Semester of Graduation
Master of Arts (MA)
Geography & Anthropology
This thesis works to understand the relationships witches and conjurors have with the film and television depictions of them. Employing the method of film critique, I argue that the witch stands as a cultural symbol in the US of women and femmes with power, and that their stories serve as lessons to these populations about what it means to be an acceptable woman or femme, while simultaneously creating and perpetuating stereotypes of magic practitioners. Then, using the combination of hashtag ethnography, in-person and video interviewing and internet surveys, I argue that #witchblr and #witchesofcolor, as well as the space of an interview with another practitioner, serves as a counterspace where the counternarratives against oppression, of resistance, and of personal identity work can take place. I connect the language practitioners use to describe themselves and witches and conjurors in film and television to the embracing and distancing marginalized communities engage in when crafting their identities around stereotyped notions of their group, and argue for the need for a simpler, softer, more diverse witchcraft in United States film and television.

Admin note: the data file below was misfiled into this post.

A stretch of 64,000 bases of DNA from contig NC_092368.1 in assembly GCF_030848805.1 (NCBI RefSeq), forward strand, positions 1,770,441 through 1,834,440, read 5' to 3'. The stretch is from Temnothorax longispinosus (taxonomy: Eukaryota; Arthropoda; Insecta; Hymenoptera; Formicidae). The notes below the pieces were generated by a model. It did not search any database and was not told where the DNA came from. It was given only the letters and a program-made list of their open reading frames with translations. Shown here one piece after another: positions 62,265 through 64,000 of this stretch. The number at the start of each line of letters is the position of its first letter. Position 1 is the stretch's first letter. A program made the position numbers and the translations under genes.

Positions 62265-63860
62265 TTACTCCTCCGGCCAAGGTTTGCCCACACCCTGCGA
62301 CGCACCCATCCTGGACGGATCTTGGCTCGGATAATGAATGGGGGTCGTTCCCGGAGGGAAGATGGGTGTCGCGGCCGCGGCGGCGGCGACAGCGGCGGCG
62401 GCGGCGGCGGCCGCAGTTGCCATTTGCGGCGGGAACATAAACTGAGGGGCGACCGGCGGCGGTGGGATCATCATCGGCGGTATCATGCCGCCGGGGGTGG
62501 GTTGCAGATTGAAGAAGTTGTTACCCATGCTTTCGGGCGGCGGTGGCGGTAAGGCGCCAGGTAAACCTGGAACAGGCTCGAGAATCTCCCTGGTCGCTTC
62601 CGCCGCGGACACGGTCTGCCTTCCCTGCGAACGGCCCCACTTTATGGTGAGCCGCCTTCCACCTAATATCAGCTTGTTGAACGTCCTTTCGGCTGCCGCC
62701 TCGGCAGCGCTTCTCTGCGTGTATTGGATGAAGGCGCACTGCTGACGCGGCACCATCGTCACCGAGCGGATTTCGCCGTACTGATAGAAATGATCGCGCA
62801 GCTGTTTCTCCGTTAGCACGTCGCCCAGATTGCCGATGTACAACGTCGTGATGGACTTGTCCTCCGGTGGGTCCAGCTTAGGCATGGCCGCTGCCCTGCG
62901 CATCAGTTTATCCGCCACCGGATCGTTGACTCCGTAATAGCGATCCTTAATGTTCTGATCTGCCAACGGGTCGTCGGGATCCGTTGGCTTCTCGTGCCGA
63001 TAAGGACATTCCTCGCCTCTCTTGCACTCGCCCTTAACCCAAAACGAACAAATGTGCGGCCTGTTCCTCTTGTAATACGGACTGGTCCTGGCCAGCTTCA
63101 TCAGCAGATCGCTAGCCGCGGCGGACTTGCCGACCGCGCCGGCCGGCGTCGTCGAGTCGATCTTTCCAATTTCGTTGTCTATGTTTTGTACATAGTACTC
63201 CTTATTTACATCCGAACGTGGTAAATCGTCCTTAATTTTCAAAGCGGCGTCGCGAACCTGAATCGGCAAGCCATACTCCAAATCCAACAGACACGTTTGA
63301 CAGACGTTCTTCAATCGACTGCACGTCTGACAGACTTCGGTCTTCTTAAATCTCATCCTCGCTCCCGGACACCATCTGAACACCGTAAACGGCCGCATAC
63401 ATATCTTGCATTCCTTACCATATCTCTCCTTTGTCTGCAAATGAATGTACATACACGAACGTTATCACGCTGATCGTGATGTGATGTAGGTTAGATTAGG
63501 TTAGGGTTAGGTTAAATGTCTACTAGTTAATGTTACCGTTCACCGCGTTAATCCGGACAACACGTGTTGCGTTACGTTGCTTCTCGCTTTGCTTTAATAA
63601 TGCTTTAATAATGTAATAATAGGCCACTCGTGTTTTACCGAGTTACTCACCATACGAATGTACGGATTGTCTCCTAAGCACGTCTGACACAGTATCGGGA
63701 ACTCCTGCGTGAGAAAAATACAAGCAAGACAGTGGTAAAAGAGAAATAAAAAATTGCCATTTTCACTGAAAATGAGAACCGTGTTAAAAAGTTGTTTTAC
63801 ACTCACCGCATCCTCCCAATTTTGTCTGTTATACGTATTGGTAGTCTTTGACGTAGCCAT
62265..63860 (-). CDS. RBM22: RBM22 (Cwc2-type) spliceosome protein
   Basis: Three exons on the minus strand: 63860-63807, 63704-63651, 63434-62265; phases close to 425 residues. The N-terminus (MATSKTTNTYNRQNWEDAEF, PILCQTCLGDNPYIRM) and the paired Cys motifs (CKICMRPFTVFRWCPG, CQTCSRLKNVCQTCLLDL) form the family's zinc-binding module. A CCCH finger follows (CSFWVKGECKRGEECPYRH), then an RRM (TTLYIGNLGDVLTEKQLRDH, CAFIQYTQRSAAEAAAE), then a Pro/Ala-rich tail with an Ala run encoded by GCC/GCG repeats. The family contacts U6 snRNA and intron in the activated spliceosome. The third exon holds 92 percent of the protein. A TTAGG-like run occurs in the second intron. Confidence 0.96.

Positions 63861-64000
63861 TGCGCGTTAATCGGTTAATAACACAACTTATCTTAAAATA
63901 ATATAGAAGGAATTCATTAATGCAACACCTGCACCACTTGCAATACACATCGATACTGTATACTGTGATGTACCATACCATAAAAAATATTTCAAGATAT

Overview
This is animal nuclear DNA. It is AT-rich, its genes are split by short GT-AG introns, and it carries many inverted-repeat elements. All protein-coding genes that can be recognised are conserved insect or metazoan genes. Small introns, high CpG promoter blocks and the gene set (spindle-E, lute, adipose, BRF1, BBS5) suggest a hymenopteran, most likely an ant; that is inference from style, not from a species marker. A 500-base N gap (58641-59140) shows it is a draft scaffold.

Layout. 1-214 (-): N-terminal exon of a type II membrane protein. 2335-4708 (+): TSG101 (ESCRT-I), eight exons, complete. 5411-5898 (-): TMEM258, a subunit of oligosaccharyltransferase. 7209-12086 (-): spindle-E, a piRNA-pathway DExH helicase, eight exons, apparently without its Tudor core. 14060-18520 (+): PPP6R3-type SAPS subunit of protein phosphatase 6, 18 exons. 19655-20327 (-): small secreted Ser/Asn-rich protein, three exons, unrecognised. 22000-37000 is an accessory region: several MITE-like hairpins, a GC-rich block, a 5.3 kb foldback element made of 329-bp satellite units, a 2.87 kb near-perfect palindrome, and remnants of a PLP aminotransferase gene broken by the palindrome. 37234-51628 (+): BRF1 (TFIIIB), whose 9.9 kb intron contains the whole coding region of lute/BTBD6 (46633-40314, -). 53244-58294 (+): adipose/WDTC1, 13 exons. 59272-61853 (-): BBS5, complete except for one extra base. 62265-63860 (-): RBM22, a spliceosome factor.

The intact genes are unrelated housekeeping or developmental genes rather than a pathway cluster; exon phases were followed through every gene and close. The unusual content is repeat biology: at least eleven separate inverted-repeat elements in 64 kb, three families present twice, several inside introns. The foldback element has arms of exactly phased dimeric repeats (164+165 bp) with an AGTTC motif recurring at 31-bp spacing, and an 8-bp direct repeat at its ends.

Tarleton, Andreana, "Night of the Witch: Alternative Spirituality, Identity and Media" (2020). LSU Master's Theses. 5128.
Mary Jill Brody
Available for download on Tuesday, March 16, 2021
African American Studies Commons, American Film Studies Commons, American Popular Culture Commons, Critical and Cultural Studies Commons, Lesbian, Gay, Bisexual, and Transgender Studies Commons, New Religious Movements Commons, Other Feminist, Gender, and Sexuality Studies Commons, Other Film and Media Studies Commons, Other Religion Commons, Social and Cultural Anthropology Commons, Social Media Commons, Television Commons, Women's Studies Commons